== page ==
Chinese “input” uses the QWERTY keyboard in an entirely different manner. In China, the QWERTY keyboard is “smart,” in the sense that it makes full use of modern-day computer power to augment and accelerate the input process. First of all, the letters of the Latin alphabet are not used in the same limited way that we use them in the alphabetic world. In China, “Q” (the button) doesn’t necessarily equal “Q” (the letter). Instead, to press the buttons marked Q, W, E, R, T, Y (or otherwise) is, strictly speaking, a way to give instructions to a piece of software known as an “Input Method Editor” (IME), which runs quietly in the background on your computer, intercepts all your keystrokes, and uses them as guidelines to try and figure out which Chinese characters the user wants. Using the most popular IME around today — Sougou Pinyin — the moment I strike the letter Q, the system is off and running, trying to figure out what I want. With the first clue, the IME immediately starts showing me options or “candidates” in a pop-up menu that follows me along on screen — in this case, Chinese characters, names, or phrases whose phonetic value begins with Q, such as Qingdao or Qigong.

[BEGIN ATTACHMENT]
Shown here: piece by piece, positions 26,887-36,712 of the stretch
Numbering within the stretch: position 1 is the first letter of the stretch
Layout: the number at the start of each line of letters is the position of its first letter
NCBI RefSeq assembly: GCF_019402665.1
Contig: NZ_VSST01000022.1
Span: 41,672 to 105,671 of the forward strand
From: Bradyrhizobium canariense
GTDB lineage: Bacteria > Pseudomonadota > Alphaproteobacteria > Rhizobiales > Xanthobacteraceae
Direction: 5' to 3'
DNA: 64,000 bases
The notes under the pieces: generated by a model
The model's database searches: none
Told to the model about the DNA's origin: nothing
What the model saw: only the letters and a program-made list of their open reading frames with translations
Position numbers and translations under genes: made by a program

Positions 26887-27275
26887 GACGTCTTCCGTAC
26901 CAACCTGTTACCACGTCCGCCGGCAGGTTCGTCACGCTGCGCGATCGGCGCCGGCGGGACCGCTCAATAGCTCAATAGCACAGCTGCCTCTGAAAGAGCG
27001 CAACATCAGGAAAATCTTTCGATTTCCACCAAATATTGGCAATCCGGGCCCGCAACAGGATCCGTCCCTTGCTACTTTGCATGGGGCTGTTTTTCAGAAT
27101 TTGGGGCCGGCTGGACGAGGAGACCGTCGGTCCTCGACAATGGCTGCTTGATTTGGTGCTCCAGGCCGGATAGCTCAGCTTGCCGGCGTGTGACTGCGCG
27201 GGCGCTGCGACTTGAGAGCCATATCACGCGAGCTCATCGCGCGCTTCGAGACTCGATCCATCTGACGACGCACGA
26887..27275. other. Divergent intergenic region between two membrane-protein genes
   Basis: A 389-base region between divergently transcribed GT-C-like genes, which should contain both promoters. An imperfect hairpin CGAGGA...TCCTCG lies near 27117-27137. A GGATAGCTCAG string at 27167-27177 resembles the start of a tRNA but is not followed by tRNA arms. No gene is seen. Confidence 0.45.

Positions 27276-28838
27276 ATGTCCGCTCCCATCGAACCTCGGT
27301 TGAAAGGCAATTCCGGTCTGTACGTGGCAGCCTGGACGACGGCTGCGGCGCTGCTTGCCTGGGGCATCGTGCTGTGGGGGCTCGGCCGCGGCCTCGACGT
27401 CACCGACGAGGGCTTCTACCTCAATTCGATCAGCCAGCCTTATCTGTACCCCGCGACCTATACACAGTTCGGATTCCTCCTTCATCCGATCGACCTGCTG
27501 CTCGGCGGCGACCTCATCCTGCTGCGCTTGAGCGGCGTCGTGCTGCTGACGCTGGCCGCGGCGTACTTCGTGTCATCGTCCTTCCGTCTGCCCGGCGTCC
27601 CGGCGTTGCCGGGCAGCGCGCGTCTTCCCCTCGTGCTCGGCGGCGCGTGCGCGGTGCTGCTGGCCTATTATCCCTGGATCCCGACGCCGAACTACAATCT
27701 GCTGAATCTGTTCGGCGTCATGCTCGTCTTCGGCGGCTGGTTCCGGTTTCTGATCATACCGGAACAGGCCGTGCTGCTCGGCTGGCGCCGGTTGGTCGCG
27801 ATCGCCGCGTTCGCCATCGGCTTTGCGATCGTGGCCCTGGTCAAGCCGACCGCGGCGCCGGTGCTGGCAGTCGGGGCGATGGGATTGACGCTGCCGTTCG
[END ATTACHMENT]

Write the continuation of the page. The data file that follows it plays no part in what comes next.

The moment I hit the second button — let’s say U — the IME immediately changes up its recommendations, now giving me only characters that have pronunciations starting with “Qu.” There is no set, standard way to manage this process, moreover. There are many IMEs on the market, and each IME has many customizable settings. Some IMEs don’t use phonetics at all, in fact, but instead use Latin letters to indicate certain shapes or structural properties of the Chinese characters you want. And on top of all of this, there are countless abbreviations and shortcuts you can use to speed up the process (e.g., typing “Beijing” will get you the capital of China, but so will “bjing,” “beij,” or simply “bj”). And then, of course, there is “predictive text,” which as I have shown elsewhere, was developed and popularized in China decades before it was in the West.
In other words, for the computer age the Chinese system of characters has worked out quite well, and in some ways may be superior to the Roman alphabet. The piece is Jeffrey Wasserstrom interviewing Tom Mullaney, and is of interest more generally.